Anita Sherman and Avery and Kenzie Hughes, a mother-daughters-trio and Glenwood Springs locals, celebrated a soft opening for their vintage fashion store, Y2Kynk Vintage, on Sept. 28. The niche vintage shop offers size-inclusive, sustainable, casual, professional, festival and designer fashion options.
The shop is currently open with limited hours: Fridays from 4 to 8pm, Saturdays from 10am to 6 pm and by appointment on Tuesdays, Wednesdays and Thursdays. After a larger grand opening celebration, scheduled for Oct. 27 with a 1980s fashion theme, the shop will open officially with increased hours.
“A big point we want to make with our store is that we have cute things for every body, because everybody is different,” Avery told The Sopris Sun. “We’re not all cookie-cutter. Some people fluctuate between sizes, and we want to ensure that there is something for everyone’s body type.”
And, the Y2K aesthetic is certainly prevalent. The recently revived style was first manifested in the late 90s and early 2000s by brands like Juicy Couture, True Rebellion and Baby Phat — of which are available within Y2Kynk’s inventory. Some notable icons with said style included reality television stars such as Paris Hilton and Nicole Richie, and pop stars like Britney Spears and Christina Aguilera.
Anita worked closely with her daughters to create the business after her younger, Kenzie, mentioned doing her capstone project around fashion — something they all share a passion for. From there, they went down a rabbit hole of thrifting, consignment shopping and finding vintage sales. Then, they elevated their hobby to a brick-and-mortar resale concept. They are also finalizing their online shop, all while Kenzie is still in high school and Avery in college. “Sometimes, moving into a creative process is throwing it to the wall and seeing if it sticks,” Anita shared.
Each of the family members’ individual styles are reflected in Y2Kynk. Avery, describes her style as funky, fun and unique. Kenzie describes hers as trendy with a twist. And, Anita, who worked in fashion stores in her youth, describes hers as explorative.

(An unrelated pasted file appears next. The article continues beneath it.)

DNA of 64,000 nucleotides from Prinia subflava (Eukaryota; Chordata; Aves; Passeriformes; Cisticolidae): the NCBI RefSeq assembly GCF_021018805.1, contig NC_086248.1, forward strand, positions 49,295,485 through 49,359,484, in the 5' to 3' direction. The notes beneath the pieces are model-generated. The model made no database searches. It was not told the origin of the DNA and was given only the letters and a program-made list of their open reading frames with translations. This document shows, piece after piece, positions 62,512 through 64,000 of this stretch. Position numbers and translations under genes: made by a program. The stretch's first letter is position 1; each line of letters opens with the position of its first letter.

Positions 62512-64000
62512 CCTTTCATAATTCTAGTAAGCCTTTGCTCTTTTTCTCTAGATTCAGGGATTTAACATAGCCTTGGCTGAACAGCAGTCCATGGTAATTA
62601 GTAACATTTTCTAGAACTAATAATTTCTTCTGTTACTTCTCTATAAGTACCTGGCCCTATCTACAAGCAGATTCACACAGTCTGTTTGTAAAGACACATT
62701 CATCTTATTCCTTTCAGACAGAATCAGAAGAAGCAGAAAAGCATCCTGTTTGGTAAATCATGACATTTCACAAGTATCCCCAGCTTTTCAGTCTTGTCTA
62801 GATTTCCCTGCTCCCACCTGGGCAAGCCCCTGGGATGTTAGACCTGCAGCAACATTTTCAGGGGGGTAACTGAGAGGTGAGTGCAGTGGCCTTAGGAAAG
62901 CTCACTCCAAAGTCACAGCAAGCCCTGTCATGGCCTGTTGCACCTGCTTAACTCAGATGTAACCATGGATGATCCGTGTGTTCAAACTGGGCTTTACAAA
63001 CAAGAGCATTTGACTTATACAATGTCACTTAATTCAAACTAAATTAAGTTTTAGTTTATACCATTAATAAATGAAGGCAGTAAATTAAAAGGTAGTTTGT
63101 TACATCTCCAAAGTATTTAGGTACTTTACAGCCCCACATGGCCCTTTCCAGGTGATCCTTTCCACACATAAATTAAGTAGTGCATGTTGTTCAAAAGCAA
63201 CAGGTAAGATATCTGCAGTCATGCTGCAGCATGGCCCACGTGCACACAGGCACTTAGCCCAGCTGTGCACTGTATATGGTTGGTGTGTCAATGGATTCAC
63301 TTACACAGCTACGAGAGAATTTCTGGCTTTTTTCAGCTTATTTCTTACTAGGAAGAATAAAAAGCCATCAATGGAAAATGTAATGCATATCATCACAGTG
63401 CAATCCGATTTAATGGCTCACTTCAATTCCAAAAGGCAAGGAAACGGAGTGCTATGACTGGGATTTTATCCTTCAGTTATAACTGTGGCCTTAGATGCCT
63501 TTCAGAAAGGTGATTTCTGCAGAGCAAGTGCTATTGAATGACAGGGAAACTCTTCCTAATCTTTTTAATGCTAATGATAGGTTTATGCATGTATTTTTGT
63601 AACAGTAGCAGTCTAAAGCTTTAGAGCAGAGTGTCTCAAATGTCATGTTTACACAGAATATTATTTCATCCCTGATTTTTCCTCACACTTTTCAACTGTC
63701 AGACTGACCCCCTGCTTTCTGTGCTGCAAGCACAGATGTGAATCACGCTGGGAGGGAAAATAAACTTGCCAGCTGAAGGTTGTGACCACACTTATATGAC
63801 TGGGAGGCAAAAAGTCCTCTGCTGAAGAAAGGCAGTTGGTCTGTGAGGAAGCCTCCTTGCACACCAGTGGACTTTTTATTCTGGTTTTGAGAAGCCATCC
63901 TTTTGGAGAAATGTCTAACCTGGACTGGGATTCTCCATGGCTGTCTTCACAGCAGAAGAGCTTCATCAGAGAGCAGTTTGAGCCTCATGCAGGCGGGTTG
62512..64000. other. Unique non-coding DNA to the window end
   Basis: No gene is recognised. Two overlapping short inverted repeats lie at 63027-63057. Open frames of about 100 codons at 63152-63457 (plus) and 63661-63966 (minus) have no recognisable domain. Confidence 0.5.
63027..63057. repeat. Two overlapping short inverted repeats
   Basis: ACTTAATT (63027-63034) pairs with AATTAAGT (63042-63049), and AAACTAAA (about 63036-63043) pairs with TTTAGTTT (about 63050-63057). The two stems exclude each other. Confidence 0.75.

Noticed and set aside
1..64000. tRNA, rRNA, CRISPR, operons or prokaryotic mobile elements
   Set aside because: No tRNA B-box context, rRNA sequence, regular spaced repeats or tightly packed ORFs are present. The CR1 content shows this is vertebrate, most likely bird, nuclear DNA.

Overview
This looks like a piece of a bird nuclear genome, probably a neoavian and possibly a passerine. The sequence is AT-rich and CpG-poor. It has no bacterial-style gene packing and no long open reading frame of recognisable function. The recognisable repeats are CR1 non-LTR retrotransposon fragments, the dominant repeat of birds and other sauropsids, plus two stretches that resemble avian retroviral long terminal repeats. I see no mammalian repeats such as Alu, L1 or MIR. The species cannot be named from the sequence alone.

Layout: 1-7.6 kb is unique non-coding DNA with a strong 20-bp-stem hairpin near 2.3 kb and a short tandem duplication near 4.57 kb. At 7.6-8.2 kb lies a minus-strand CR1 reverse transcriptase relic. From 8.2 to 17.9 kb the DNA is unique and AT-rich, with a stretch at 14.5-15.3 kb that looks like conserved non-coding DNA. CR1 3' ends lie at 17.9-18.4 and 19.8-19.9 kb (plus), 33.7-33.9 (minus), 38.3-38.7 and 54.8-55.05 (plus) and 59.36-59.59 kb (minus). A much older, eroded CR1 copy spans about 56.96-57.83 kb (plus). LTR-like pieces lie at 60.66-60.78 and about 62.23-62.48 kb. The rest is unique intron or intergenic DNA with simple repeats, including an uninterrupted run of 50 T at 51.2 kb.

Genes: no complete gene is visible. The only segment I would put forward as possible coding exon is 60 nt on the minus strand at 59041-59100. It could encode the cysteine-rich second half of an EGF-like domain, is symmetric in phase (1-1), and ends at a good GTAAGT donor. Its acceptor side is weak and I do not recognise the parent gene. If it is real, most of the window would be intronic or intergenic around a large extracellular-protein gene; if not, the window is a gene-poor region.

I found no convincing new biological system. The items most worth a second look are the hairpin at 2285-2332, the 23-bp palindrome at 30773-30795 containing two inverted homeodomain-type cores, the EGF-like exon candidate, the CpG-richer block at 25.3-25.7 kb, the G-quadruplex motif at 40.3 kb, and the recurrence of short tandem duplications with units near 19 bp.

“My style progressed in the ‘80s. The fashion of that time was experimental, and I had a lot of fun in my teenage years,” said Anita. “My life, however, went in a different direction. I got into other things and had my girls.I could see they were both unique in their styles and their fashion. It’s not my first rodeo being an entrepreneur, and I see that both of my daughters have that spirit.”
When building Y2Kynk, Anita wanted to ensure that her daughters’ involvement was something they could feel confident immersing themselves in, whether they stick with the business forever or decide to pursue other careers.
That collaboration goes beyond the family unit, including networking with other fashion gurus around the country, already having made connections in New York, Scottsdale and Los Angeles — places where the trio plans to collect future inventory.
The Y2Kynk team, according to Avery, wants to prioritize inventory in their shop that will last and not end up in a landfill — an all too common occurrence from “fast fashion” brands, she expressed. “It’s up to our generation to ensure the planet stays a planet. With fast fashion, you see how much ‘deadstock’ is accumulated, because so many things are coming in and going out of fashion. It’s too bad, but companies will make so much of a stock that will sit in a warehouse and never get sold, and could end up in a landfill where it won’t decompose.” Avery concluded. “We need to think about ways to be more sustainable with our clothing, collectively.”
For updates on Y2Kynk, check out their Facebook page, Y2Kynk Ltd. To reach the shop, call 970-426-629, and, for their online inventory, visit www.y2kynkvintage.com